There's even more exciting news from Dr. Kasewurm and the team at Starkey Hearing. Their newest hearing aid, Livio AI, was specifically designed to help people achieve good cognitive health. It’s being heralded as the best sounding and best performing hearing aid ever to help treat hearing loss — but it’s also the first wearable device that helps you monitor your brain and body activity.
Dr. Gyl and her Board Certified Hearing Instrument Specialist, Tony Meyer recently let me give the Livio AI a quick spin, and I have to tell you that they immediately produced a more natural sound than anything I've seen or heard so far on my own journey of hearing care. It's the world's first hearing aid to provide both superior sound quality and the ability to track body and brain health.
To understand what I'm talking about, think "fitness tracker." Most fitness tracking devices use the wrist, but the ear provide far more accurate data and is, in fact, the ideal spot for reliable tracking, and the new Starkey Livio AI is the first-ever device to take advantage of that. Perhaps even more amazing is the device's ability to translate foreign languages on the fly. Imagine talking to someone whose language is meaningless to you and getting real-time translation as you converse.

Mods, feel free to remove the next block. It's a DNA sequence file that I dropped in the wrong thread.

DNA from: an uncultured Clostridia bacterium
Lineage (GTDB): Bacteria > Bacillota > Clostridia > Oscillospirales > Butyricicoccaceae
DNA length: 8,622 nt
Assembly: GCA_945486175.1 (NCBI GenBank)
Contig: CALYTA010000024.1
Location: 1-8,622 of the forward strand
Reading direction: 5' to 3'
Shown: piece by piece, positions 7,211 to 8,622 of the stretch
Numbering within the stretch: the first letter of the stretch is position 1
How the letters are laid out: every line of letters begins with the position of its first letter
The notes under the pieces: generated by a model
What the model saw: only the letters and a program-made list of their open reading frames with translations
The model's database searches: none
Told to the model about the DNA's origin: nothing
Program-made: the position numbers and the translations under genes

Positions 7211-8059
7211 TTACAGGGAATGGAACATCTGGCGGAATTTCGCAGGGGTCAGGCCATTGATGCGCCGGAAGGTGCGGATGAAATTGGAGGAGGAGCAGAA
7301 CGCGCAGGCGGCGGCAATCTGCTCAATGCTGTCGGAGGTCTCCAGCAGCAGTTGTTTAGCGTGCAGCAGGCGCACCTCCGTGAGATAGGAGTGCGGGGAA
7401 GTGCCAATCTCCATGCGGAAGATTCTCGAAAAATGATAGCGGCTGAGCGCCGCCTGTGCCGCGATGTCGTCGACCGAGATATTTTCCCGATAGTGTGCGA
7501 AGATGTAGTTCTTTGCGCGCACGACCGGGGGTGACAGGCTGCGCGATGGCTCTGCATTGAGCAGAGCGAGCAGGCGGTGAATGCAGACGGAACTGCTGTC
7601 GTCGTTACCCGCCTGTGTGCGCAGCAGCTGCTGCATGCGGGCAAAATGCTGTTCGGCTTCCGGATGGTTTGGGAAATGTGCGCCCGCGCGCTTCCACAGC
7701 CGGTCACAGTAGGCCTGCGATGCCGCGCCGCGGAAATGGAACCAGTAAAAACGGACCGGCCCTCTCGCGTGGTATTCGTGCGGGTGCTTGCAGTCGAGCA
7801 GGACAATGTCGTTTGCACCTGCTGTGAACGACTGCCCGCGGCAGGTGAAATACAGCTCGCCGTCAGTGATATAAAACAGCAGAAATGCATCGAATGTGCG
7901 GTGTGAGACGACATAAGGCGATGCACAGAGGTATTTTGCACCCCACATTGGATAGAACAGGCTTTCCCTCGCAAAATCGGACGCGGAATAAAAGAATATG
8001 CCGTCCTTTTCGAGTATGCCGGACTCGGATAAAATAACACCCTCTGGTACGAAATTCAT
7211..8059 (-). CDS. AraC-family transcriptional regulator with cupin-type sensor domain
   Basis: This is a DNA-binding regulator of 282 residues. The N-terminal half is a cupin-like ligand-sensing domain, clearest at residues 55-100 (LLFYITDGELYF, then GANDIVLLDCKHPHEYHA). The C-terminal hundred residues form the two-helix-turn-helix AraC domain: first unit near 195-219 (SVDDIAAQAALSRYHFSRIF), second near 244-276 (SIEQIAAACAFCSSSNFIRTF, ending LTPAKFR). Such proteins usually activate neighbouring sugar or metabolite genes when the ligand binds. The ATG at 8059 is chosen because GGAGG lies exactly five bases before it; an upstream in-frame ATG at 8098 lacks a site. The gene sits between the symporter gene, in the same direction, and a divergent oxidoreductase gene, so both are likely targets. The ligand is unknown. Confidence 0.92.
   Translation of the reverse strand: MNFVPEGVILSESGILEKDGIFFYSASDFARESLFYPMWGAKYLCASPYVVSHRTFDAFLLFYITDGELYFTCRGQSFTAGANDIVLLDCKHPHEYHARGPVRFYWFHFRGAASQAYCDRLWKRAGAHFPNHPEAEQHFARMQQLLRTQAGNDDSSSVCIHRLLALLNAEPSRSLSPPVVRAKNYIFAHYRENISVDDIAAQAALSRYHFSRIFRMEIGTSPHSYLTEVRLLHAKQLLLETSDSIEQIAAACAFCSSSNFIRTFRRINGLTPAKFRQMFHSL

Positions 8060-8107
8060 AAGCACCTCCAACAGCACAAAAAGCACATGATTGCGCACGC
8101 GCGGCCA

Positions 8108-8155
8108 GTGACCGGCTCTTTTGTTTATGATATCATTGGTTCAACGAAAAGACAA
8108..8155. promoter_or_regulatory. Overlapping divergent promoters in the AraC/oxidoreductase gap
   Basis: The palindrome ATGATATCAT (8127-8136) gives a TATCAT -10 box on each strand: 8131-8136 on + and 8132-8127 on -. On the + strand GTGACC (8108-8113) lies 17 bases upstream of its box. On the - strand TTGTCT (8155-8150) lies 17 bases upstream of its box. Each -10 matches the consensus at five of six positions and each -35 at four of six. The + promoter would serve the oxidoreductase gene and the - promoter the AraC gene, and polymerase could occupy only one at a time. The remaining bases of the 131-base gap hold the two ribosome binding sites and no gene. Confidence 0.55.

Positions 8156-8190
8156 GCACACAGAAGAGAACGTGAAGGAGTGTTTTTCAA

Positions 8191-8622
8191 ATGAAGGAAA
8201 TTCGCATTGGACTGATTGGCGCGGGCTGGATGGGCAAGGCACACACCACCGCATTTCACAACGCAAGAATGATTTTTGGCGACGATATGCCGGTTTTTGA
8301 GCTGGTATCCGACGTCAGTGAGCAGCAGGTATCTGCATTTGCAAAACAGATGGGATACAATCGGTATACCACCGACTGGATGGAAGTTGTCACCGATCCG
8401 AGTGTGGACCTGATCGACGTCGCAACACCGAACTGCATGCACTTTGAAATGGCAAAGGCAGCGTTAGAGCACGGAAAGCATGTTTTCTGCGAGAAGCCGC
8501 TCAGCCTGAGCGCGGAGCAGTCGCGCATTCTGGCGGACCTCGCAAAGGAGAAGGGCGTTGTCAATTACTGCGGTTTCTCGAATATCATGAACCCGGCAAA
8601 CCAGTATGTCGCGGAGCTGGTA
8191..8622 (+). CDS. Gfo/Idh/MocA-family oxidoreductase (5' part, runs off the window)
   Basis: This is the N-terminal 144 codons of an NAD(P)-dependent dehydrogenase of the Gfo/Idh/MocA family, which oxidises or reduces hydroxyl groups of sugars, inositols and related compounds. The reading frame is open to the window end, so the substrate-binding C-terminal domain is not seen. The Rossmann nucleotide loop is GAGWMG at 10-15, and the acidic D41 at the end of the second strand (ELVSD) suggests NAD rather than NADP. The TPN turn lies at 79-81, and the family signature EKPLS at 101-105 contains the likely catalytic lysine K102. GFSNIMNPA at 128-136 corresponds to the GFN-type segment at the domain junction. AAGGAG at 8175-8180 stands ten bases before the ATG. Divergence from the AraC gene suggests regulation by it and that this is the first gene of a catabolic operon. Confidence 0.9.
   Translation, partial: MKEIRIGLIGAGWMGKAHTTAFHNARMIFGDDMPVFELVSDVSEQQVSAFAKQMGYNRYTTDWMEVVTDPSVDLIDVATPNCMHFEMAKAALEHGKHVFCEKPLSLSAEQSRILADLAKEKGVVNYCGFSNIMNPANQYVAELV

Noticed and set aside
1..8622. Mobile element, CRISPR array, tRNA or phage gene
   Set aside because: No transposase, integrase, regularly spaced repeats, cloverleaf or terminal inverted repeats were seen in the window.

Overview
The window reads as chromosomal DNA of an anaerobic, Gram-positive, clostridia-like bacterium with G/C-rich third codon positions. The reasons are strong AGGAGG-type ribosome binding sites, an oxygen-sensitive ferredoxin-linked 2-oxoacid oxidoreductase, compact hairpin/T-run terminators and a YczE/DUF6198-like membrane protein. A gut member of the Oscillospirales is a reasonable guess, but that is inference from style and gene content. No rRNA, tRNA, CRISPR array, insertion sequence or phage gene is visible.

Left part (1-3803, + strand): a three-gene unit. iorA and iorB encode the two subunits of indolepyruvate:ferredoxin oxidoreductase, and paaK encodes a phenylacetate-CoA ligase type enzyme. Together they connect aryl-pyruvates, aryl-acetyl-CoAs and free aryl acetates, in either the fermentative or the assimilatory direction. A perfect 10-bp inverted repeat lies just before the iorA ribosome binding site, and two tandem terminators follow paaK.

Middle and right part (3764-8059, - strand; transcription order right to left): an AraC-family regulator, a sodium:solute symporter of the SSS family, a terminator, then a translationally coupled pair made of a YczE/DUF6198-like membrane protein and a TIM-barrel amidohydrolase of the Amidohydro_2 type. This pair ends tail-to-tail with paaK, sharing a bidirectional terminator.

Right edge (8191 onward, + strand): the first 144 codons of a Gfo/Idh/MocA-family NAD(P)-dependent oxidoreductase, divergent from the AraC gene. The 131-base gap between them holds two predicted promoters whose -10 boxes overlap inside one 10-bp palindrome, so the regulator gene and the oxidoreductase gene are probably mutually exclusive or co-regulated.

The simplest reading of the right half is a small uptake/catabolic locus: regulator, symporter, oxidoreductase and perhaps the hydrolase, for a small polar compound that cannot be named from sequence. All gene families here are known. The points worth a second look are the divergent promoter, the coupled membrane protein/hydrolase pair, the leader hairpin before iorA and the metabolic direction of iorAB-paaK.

There is far more to Livio AI's capabilities so if you are interested, call Dr. Kasewurm's office today at 269-982-3444 to learn the rest of the story.
The benefits of hearing aids go far beyond simply hearing more clearly. Dr. Kasewurm says hearing aids can also:
- Reduce mental fatigue in your life...
- Decrease your feelings of isolation and depression...
- Improve your ability to do several things at once...
- Improve your memory, your attention, and your focus...
- Improve your communication skills
Dr. Gyl's friends at Starkey Hearing Technologies report that last year, a study published in The Lancet, one of the world’s leading medical journals, called dementia “the greatest global challenge for health and social care in the 21st century.” The study, conducted by The Lancet Commission on Dementia Prevention and Care, noted that 50 million people have dementia worldwide — and that the number is expected to triple by 2050.